The primary objective-outcome to any business transaction…i.e., marketing initiative, R&D project, or entrepreneurial startup is to produce – extract as much value, competitive advantage, and revenue as possible from the intangible assets in play.
My experiences suggest the most appropriate starting points…for elevating the probability these objectives will occur as projected-desired is through recognizing and distinguishing (precisely) which intangible assets are (a.) most relevant, (b.) actually in play, and (c.) how to best to leverage-showcase those assets relative to their contributory value, superiority, marketing potential, and how they add value to each consumer’s experience.
Of course, effective – lucrative execution of each of the above…require management teams and business leadership to…
1. also exhibit sufficient operational level familiarity with how, why, when, and where intangible assets are in play and,
2. have intangible asset risk mitigation and safeguards (i.e., stewardship, oversight, management, and monitoring) practices in place that focus on sustaining control, use, ownership, and preserving asset value and brand integrity.
The rationale for doing each…is, all too frequently, management – leadership teams presume the dominance of intellectual properties, patents particularly. As such, many are inclined to overlook, dismiss, and undervalue the contributory (underlying, integral) role intangible assets make to product-service value, competitiveness, and standing given relative to transactions when IP (transfer, sharing, relinquishment, or probability of infringement) are negotiable components.
Through numerous engagements, I have found most intangible asset oversights and under-valuations, etc…can be best described in the context of a continuum, one part of which lies with intangible assets’ lack of conventional sense of physicality. This absence of a conventional physicality, in my judgment, is often a prelude to intangible assets remaining unrecognized or wholly dismissed and not as the routine embeds they actually are, in most every business (proprietary) operation, process, function, and/or transaction.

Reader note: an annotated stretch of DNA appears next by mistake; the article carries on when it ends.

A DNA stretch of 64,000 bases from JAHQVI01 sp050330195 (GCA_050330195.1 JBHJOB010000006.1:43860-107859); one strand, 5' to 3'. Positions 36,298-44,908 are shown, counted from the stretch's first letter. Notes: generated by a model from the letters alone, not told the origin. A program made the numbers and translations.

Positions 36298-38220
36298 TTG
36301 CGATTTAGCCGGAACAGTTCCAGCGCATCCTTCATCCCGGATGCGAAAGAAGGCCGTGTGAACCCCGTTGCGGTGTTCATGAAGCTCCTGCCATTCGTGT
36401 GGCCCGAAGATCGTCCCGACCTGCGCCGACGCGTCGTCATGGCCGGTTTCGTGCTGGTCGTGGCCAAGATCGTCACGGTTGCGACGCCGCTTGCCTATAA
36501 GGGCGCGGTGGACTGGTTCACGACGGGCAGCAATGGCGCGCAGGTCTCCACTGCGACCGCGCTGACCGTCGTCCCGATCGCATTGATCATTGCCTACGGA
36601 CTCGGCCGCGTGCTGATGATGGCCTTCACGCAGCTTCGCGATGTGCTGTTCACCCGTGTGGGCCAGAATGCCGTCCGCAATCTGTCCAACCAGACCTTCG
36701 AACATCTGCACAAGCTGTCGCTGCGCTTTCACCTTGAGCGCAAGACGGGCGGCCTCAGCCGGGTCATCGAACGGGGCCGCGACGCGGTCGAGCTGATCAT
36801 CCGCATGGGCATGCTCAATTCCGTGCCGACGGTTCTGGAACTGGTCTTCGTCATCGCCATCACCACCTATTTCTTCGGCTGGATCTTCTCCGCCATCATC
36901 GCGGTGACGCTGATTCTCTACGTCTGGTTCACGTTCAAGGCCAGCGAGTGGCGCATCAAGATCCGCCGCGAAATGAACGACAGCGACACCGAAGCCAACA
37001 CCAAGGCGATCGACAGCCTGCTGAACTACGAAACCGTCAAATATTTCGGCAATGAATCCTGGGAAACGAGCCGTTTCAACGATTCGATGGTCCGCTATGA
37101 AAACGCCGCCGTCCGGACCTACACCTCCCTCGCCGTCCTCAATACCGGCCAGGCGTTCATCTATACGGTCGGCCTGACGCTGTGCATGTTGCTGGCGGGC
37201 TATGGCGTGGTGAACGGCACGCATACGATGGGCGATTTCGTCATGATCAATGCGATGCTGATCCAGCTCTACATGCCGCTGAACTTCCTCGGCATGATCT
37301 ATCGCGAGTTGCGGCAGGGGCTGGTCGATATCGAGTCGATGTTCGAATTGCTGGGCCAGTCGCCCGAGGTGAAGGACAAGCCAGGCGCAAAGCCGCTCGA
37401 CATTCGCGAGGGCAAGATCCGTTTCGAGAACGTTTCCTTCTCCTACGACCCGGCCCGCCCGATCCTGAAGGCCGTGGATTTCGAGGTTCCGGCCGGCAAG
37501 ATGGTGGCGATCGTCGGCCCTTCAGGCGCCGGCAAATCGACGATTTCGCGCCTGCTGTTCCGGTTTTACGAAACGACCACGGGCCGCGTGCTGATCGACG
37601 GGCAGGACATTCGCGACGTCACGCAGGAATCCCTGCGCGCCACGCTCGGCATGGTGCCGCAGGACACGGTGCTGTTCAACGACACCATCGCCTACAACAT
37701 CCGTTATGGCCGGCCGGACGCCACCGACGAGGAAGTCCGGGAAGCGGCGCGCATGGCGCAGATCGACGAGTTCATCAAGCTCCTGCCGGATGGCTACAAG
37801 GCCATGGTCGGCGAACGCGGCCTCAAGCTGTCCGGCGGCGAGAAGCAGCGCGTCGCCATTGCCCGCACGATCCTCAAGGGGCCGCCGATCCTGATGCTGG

Too, intangible assets often fall under conventional business radar…which unfortunately (business radar) remains more fixated on the tangible – physical (assets) by virtue of their being conducive to human sensory mechanisms ala touch and sight. Whereas, intangible assets are typically sensed and influenced, i.e., relationships, experiences, feelings, the visual-sensual aura conveyed by a specific environment, and reputation, etc.
Readers, please don’t lose sight of this undisputable and irreversible economic fact…80+% of most company’s value, sources of revenue, competitiveness, and sustainability today lie in – emerge directly from intangible assets. Business decision makers accepting of this economic fact recognize their obligatory – fiduciary responsibilities to their intellectual, structural, and relationship capital-based intangible assets and intellectual properties, as constituting business decisions which are supported, not necessarily lead by, legal processes.
Other obligations for decision makers when their intangible assets are in play include recognizing…
1. the time frames when the most value can be realized-extracted from intangibles and IP continues to be compressed relative to each assets’ life, value, and functionality-materiality cycle.
2. for the foreseeable future, the illicit trade and economic benefits derived from infringement, misappropriation, and counterfeiting of intangible assets and intellectual property will remain more lucrative than originating.